Talent Management And Corporate Governance: The Case Of Islamic Finance
Islamic banking and finance business is regarded as one of the fastest growing segments in global financial
services. Islamic finance has become systemically important in many markets and too big to ignore in others i.e. Europe and
the Americas. While the recent financial crisis gave Islamic finance an opportunity to prove its resilience, it also highlighted
the need to address important challenges facing Islamic finance industry. One such prominent challenge highlighted in this
study is the shortage of well-versed advisors/scholars, who specialize in canon law (known as Shariah) and jurisprudence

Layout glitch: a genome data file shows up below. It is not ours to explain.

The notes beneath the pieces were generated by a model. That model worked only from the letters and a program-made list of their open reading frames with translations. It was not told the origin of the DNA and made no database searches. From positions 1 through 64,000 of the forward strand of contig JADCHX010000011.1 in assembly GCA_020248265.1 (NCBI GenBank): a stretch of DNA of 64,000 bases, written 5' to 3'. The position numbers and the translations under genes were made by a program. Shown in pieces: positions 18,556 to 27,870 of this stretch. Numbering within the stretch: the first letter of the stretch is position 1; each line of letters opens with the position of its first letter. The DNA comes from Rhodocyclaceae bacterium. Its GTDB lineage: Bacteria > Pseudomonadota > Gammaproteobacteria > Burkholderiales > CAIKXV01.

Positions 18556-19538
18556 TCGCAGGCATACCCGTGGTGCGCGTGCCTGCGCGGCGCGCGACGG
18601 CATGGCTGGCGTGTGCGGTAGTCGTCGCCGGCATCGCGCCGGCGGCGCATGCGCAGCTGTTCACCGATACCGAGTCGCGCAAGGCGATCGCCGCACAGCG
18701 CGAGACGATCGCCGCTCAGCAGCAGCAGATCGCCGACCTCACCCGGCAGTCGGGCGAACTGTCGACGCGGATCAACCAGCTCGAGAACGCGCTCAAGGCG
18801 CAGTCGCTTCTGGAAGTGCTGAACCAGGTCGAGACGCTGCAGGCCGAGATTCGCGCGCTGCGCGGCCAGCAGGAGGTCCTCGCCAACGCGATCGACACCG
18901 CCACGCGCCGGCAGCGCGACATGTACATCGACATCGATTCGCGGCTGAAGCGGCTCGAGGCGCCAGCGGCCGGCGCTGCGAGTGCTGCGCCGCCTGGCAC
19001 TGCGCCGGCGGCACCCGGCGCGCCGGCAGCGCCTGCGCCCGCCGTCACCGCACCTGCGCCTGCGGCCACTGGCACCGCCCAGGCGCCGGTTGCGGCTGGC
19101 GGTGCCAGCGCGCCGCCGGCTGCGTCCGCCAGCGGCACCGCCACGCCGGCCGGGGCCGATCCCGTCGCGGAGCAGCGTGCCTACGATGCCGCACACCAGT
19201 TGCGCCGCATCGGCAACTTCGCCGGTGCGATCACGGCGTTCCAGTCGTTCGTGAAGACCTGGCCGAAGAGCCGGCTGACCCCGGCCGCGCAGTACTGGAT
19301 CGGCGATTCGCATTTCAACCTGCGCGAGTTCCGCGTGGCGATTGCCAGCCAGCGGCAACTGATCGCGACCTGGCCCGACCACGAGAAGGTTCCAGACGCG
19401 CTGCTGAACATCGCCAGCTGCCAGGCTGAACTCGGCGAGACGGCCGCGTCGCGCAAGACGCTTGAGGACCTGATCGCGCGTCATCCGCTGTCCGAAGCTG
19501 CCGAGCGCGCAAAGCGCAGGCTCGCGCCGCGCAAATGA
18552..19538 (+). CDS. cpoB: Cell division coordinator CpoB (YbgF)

with a background of economics and finance. Furthermore, the analysis suggests that such ambidextrous human capital is
short in supply and as a result Islamic finance industry is controlled by a handful of scholars. Such concentration within the
system may pose additional risk to the governance of Islamic finance sector which is reported to represent a US$1000 billion
industry. Lastly, the study argues for in-house talent grooming through intensive training programmes, encourages shadow
learning and long-term investments in human capital which are essential for Islamic finance to remain the highest bidders in
the war for ambidextrous talent. Such timely measures may also help Islamic finance industry to deviate from the clutches of
handful of dollar-scholars.
Keywords- Ambidextrous Human Capital, Petrodollar, Dollar Scholar, Knowledge-Arrogance.